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MacHul v. Browning

United States District Court, C.D. California, Western Division

September 15, 2014

PHILIP L. BROWNING et al., Defendants.


DOUGLAS F. McCORMICK, Magistrate Judge.

A. Procedural History

On July 7, 2014, Plaintiff filed a pro se civil rights complaint. Dkt. 3 ("Complaint"). On July 28, 2014, after initial screening pursuant to 28 U.S.C. § 1915(e)(2), the Court dismissed the Complaint with leave to amend, finding that the Complaint suffered from various pleading deficiencies. Dkt. 8.

On September 8, 2014, Plaintiff filed a first amended complaint. Dkt. 10 ("FAC"). The FAC names Philip L. Browning, Charles Tadlock, Tedji Dessalegn, Vivian Pham, the County of Los Angeles ("County"), the Los Angeles Department of Children and Family Services ("DCFS"), the Superior Court of California for the County of Los Angeles, and Does 1 through 5 as Defendants. Id. at 3-4.

B. Screening Standard

In accordance with 28 U.S.C. § 1915(e)(2), the Court has screened Plaintiff's FAC before ordering service for purposes of determining whether the action is frivolous or malicious; or fails to state a claim on which relief might be granted; or seeks monetary relief against a defendant who is immune from such relief.[1]

The Court's screening of the FAC under the foregoing statute is governed by the following standards. A complaint may be dismissed as a matter of law for failure to state a claim for two reasons: (1) lack of a cognizable legal theory; or (2) insufficient facts under a cognizable legal theory. See Balistreri v. Pacifica Police Dep't , 901 F.2d 696, 699 (9th Cir. 1990). In determining whether the complaint states a claim on which relief may be granted, its allegations of material fact must be taken as true and construed in the light most favorable to Plaintiff. See Love v. United States , 915 F.2d 1242, 1245 (9th Cir. 1989).

Further, because Plaintiff is appearing pro se, the Court must construe the allegations of the complaint liberally and must afford Plaintiff the benefit of any doubt. See Karim-Panahi v. Los Angeles Police Dep't , 839 F.2d 621, 623 (9th Cir. 1988). However, "the liberal pleading standard... applies only to a plaintiff's factual allegations." Neitzke v. Williams , 490 U.S. 319, 330 n.9 (1989). "[A] liberal interpretation of a civil rights complaint may not supply essential elements of the claim that were not initially pled." Bruns v. Nat'l Credit Union Admin. , 122 F.3d 1251, 1257 (9th Cir. 1997) (quoting Ivey v. Bd. of Regents , 673 F.2d 266, 268 (9th Cir. 1982)). Moreover, with respect to Plaintiff's pleading burden, the Supreme Court has held that "a plaintiff's obligation to provide the grounds' of his entitlement to relief' requires more than labels and conclusions, and a formulaic recitation of the elements of a cause of action will not do.... Factual allegations must be enough to raise a right to relief above the speculative level... on the assumption that all the allegations in the complaint are true (even if doubtful in fact)." Bell Atlantic Corp. v. Twombly , 550 U.S. 544, 555 (2007) (internal citations omitted, alteration in original); see also Ashcroft v. Iqbal , 556 U.S. 662, 678 (2009) (holding that to avoid dismissal for failure to state a claim, "a complaint must contain sufficient factual matter, accepted as true, to state a claim to relief that is plausible on its face.' A claim has facial plausibility when the plaintiff pleads factual content that allows the court to draw the reasonable inference that the defendant is liable for the misconduct alleged." (internal citation omitted)).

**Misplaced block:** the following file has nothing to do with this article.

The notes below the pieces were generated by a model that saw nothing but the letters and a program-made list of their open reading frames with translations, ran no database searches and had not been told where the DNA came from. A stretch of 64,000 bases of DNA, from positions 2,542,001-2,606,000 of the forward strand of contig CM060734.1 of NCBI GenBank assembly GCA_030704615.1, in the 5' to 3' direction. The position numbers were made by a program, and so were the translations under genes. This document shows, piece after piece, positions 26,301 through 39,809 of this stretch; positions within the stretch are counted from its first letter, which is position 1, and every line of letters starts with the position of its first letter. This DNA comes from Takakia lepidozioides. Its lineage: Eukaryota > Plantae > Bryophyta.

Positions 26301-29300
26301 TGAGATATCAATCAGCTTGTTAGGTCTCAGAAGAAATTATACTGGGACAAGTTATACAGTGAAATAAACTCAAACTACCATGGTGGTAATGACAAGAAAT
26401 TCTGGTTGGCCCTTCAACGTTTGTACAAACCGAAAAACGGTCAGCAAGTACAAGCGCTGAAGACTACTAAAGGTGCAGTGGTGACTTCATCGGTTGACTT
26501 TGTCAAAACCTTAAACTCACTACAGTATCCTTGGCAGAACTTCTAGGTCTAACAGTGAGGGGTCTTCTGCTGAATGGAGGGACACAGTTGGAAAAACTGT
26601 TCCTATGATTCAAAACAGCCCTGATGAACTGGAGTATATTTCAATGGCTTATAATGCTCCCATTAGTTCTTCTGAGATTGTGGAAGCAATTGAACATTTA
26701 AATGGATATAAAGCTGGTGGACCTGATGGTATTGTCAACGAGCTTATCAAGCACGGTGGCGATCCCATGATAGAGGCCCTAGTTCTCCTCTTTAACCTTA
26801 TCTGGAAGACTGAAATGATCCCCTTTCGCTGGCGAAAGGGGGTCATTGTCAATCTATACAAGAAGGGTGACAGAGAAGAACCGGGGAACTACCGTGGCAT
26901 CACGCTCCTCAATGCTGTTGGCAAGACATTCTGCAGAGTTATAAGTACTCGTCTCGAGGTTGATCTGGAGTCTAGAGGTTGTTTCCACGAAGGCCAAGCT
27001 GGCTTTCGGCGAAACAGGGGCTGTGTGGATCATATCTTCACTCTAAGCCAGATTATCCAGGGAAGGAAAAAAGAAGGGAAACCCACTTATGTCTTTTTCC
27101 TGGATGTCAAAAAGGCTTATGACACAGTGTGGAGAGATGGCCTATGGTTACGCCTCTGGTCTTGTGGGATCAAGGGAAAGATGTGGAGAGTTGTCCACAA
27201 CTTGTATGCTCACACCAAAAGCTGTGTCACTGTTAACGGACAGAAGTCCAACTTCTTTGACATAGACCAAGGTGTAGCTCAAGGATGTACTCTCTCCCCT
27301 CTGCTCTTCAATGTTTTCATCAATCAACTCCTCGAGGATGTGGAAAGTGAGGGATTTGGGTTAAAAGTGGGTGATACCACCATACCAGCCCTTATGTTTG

C. Analysis

After careful review and consideration of the FAC under the foregoing standards, the Court finds that it suffers from the following pleading deficiencies:

1. Younger Abstention and the Rooker-Feldman Doctrine

As with the Complaint, it appears from the face of the FAC that Plaintiff is challenging decisions currently being made or that have been made in state juvenile court dependency proceedings. See, e.g., FAC ¶¶ 6-7, 12-14, 17-18; see also id. ¶ 3 ("Basically, this case involves the assessment of the legality of the juvenile dependency proceedings' involving the parties to this action...."). As that is the case, Plaintiff's claims are precluded by Younger and Rooker-Feldman.

A federal court must abstain from hearing a suit if deciding the merits of the suit would interfere with a state proceeding that: (1) is ongoing, (2) implicates important state interests, and (3) provides an adequate opportunity to raise federal questions. Middlesex County Ethics Comm. v. Garden State Bar Ass'n , 457 U.S. 423, 432 (1982); Younger v. Harris , 401 U.S. 37 (1971); see also Mission Oaks Mobile Home Park v. City of Hollister , 989 F.2d 359, 360 (9th Cir. 1993). Insofar as the state juvenile dependency court proceedings at issue here are ongoing, then it appears that all three criteria for Younger abstention are met. See H.C. ex rel. Gordon v. Koppel , 203 F.3d 610, 613 (9th Cir. 2000) (dismissing case under Younger where parents sought "wholesale federal intervention into an ongoing state domestic dispute" involving child custody).

Even if the state court proceedings are concluded, this Court is precluded from exercising jurisdiction by the Rooker-Feldman doctrine, which provides that federal district courts may not exercise appellate jurisdiction over state court decisions. See District of Columbia Court of Appeals v. Feldman , 460 U.S. 462, 482-86 (1983); Rooker v. Fidelity Trust Co. , 263 U.S. 413, 415-16 (1923); see also Bennett v. Yoshina , 140 F.3d 1218, 1223 (9th Cir. 1998) (as amended). Review of state court decisions may be ...

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